United States District Court, E.D. Missouri, Eastern Division
MEMORANDUM AND ORDER
CATHERINE D. PERRY, District Judge.
In 1988, petitioner was convicted by a jury in Missouri state court on five counts of first degree murder, two counts of first degree assault, one count of first degree robbery, and eight counts of armed criminal action. He was sentenced to life imprisonment without the possibility of parole on the first degree murder, robbery, and armed criminal action convictions, plus fifteen years on each assault conviction, with all sentences to run consecutively. After appealing his convictions and the denial of post-conviction relief to the Missouri Court of Appeals, petitioner filed the instant case for habeas relief under 28 U.S.C. § 2254. I denied habeas relief on July 31, 1997. (Docs. # 14 and # 15). The Eighth Circuit Court of Appeals denied petitioner's application for certificate of appealability and issued the mandate. (Docs. # 23 and # 24). Petitioner sought leave to file a successive habeas petition with the Eighth Circuit on April 16, 2004, which was denied on June 3, 2004. (Doc. # 27). Petitioner now moves to reopen his closed § 2254 case under Fed.R.Civ.P. 60(b)(6).
A court may grant relief under Rule 60(b)(6) for "any other reason that justifies relief" when a motion is made "within a reasonable time." Fed.R.Civ.P. 60(b)(6). Petitioners sometimes request relief under Rule 60(b) when the motion is more properly characterized as a successive § 2254 petition. See, e.g., Boyd v. United States, 304 F.3d 813, 814 (8th Cir. 2002). However, a state prisoner may file a second or successive motion under § 2254 only after obtaining authorization to do so from the appropriate United States Court of Appeals. 28 U.S.C. § 2244(b)(3). Where a prisoner files a Rule 60(b) motion following the dismissal of a habeas petition, the district court must determine whether the allegations in the Rule 60(b) motion in fact amount to a second or successive collateral attack under 28 U.S.C. § 2254. Boyd, 304 F.3d at 814. If the Rule 60(b) motion "is actually a second or successive habeas petition, the district court should dismiss it for failure to obtain authorization from the Court of Appeals or, in its discretion, may transfer the motion... to the Court of Appeals." Id . "It is well-established that inmates may not bypass the authorization requirement of 28 U.S.C. § 2244(b)(3) for filing a second or successive § 2254... action by purporting to invoke some other procedure." United States v. Lambros, 404 F.3d 1034, 1036 (8th Cir. 2005).
A Rule 60(b) motion that merely alleges a defect in the integrity of the habeas proceedings is not a second or successive habeas petition. See Gonzalez v. Crosby, 545 U.S. 524, 535B36 (2005) (Rule 60(b) motion challenging district court's previous ruling on statute of limitations was not the equivalent of a successive habeas petition). A Rule 60(b) motion is also not a successive habeas petition if it "merely asserts that a previous ruling which precluded a merits determination was in error - for example, a denial for such reasons as failure to exhaust, procedural default, or statute-of-limitations bar." Id. at 532 n.4. However, a Rule 60(b) motion is a successive petition if it contains a claim, which is defined as an "asserted federal basis for relief" from a judgment of conviction or as an attack on the "federal court's previous resolution of the claim on the merits." Id. at 530, 532. "On the merits" refers "to a determination that there exist or do not exist grounds entitling a petitioner to habeas corpus relief under 28 U.S.C. §§ 2254(a) and (d)." Id. at 532 n. 4. When a Rule 60(b) motion presents a claim, it must be treated as a second or successive habeas petition.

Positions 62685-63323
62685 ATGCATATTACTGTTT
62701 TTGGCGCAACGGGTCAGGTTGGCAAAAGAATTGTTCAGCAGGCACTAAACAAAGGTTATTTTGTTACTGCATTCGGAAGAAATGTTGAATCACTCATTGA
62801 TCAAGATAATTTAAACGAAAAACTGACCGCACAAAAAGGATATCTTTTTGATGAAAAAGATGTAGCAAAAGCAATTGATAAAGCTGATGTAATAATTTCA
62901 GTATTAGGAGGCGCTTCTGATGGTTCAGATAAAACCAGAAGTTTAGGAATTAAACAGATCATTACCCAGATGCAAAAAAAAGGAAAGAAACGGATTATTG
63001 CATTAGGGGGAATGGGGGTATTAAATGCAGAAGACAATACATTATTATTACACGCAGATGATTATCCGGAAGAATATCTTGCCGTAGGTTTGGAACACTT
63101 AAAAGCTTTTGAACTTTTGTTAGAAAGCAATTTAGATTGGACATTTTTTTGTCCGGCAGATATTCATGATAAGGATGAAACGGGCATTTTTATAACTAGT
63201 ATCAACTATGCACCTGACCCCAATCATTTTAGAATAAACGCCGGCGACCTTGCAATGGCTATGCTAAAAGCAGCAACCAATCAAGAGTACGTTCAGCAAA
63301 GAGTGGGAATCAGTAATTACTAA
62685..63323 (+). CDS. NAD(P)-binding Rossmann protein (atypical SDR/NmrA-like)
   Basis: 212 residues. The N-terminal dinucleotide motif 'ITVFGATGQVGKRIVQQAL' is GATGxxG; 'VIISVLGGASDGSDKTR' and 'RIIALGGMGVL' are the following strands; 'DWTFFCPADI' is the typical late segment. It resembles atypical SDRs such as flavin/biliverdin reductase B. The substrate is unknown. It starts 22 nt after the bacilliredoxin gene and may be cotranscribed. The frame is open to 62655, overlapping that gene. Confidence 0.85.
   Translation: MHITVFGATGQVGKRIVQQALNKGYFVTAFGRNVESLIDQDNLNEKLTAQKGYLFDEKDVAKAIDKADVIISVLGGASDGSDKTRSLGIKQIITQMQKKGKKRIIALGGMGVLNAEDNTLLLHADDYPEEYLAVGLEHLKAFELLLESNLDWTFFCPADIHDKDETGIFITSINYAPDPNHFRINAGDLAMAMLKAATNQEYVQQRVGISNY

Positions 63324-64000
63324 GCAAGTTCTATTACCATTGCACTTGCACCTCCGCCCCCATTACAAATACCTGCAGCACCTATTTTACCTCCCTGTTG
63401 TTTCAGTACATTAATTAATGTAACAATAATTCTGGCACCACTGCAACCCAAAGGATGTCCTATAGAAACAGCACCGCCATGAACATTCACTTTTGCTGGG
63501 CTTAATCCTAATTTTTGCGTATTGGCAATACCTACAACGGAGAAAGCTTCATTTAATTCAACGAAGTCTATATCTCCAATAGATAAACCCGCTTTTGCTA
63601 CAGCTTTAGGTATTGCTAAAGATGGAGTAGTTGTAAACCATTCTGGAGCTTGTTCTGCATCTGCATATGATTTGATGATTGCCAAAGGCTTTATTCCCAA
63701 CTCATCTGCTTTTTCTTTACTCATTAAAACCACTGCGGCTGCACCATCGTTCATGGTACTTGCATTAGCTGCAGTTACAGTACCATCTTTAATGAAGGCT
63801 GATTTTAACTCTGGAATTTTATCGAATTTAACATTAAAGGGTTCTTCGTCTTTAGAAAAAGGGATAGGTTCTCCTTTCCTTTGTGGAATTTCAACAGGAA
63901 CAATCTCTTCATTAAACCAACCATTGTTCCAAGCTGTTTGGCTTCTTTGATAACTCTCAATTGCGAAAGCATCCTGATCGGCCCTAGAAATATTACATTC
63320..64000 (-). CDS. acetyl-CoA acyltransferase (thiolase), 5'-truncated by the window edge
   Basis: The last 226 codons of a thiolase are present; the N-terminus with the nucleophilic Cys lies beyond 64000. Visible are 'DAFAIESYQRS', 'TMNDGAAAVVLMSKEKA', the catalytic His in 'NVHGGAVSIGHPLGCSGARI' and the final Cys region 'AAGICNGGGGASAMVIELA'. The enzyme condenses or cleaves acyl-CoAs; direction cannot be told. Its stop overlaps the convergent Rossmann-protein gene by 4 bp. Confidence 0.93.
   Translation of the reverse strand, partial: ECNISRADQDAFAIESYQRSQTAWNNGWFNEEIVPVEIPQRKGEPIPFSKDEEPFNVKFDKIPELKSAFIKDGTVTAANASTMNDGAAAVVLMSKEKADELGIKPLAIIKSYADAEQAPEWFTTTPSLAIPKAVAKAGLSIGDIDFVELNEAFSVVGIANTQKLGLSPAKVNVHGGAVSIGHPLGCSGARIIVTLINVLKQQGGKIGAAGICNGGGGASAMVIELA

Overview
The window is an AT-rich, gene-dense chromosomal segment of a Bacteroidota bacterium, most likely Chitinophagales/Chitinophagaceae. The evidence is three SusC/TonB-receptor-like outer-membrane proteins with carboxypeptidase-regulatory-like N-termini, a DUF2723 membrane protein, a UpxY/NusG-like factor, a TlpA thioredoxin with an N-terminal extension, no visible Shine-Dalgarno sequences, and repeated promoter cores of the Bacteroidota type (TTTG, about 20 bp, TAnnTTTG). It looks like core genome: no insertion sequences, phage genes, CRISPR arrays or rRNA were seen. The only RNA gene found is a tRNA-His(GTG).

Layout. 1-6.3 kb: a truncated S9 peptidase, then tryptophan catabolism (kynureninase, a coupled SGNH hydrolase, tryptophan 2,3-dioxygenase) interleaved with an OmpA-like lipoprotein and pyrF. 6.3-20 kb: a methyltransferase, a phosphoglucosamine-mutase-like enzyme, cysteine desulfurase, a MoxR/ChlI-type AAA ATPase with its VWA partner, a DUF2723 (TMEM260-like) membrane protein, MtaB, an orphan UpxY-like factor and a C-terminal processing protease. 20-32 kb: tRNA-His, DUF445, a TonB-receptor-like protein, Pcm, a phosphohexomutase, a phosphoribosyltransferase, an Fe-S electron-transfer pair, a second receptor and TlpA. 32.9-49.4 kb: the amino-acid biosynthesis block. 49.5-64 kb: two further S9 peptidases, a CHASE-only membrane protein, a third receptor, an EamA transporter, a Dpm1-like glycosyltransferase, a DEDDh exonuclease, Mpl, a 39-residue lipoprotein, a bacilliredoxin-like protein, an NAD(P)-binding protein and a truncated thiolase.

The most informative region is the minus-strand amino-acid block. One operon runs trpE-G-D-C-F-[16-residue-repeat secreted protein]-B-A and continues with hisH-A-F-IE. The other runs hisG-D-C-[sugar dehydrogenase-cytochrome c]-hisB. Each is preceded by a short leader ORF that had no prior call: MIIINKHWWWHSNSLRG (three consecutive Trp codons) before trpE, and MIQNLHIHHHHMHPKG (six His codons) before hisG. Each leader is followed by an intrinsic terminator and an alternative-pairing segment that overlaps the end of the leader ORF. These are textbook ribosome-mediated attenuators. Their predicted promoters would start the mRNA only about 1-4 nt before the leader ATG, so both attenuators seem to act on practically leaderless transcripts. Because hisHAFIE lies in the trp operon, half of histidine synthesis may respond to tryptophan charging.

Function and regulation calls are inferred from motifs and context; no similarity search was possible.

Petitioner's motion will be denied. Petitioner challenges the Court's ruling that Ground 10 of his habeas petition was not cognizable in habeas proceedings. Ground 10 of petitioner's habeas motion stated as follows:
The motion court clearly erred in failing to enter specific findings of facts and conclusions of law as to each of the allegations raised by petitioner in his pro se motion for postconviction relief, because Missouri Supreme Court Rule 29.15(i) requires the motion court to issue findings of fact and conclusions of law on all issues presented, in that specific findings of fact and conclusions of law are necessary for this Court to engage in meaningful review to determine whether the hearing court's judgment was clearly erroneous. Thus, petitioner was denied due process and equal protection of the law to a full and fair hearing as guaranteed by the Fifth, Sixth and Fourteenth Amendments to the United States Constitution.
(Doc. # 3 at 21). In denying this ground for relief, the Court held that petitioner's tenth ground, which asserted "that the motion court's decision was inadequate because it failed to explicitly address the claims petitioner raised in his February 23, 1990, Rule 29.15 motion... is [not] an attack on the constitutionality of petitioner's confinement... Instead, [this] ground [is a] challenge to the way proceedings collateral to petitioner's confinement [are] conducted, and such challenges are not cognizable in a petition for writ of habeas corpus." (Doc. # 14 at 15).